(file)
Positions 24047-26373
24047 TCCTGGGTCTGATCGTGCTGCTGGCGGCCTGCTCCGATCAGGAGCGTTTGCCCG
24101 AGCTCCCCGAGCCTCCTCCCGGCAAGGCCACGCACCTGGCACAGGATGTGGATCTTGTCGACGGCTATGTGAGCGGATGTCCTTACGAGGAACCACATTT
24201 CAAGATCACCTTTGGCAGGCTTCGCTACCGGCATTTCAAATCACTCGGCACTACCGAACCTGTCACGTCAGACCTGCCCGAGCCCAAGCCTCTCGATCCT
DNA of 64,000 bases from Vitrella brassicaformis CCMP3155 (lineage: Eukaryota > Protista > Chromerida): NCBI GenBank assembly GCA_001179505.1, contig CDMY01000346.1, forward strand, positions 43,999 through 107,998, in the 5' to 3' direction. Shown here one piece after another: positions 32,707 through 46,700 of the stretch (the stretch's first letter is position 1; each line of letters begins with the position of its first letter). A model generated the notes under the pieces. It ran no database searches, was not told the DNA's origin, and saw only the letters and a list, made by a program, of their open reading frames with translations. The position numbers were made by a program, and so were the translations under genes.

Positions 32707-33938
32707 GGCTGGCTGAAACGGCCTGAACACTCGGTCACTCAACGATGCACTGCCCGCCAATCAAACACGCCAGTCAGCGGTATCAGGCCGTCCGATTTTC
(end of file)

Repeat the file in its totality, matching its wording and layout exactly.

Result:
Positions 24047-26373
24047 TCCTGGGTCTGATCGTGCTGCTGGCGGCCTGCTCCGATCAGGAGCGTTTGCCCG
24101 AGCTCCCCGAGCCTCCTCCCGGCAAGGCCACGCACCTGGCACAGGATGTGGATCTTGTCGACGGCTATGTGAGCGGATGTCCTTACGAGGAACCACATTT
24201 CAAGATCACCTTTGGCAGGCTTCGCTACCGGCATTTCAAATCACTCGGCACTACCGAACCTGTCACGTCAGACCTGCCCGAGCCCAAGCCTCTCGATCCT
DNA of 64,000 bases from Vitrella brassicaformis CCMP3155 (lineage: Eukaryota > Protista > Chromerida): NCBI GenBank assembly GCA_001179505.1, contig CDMY01000346.1, forward strand, positions 43,999 through 107,998, in the 5' to 3' direction. Shown here one piece after another: positions 32,707 through 46,700 of the stretch (the stretch's first letter is position 1; each line of letters begins with the position of its first letter). A model generated the notes under the pieces. It ran no database searches, was not told the DNA's origin, and saw only the letters and a list, made by a program, of their open reading frames with translations. The position numbers were made by a program, and so were the translations under genes.

Positions 32707-33938
32707 GGCTGGCTGAAACGGCCTGAACACTCGGTCACTCAACGATGCACTGCCCGCCAATCAAACACGCCAGTCAGCGGTATCAGGCCGTCCGATTTTC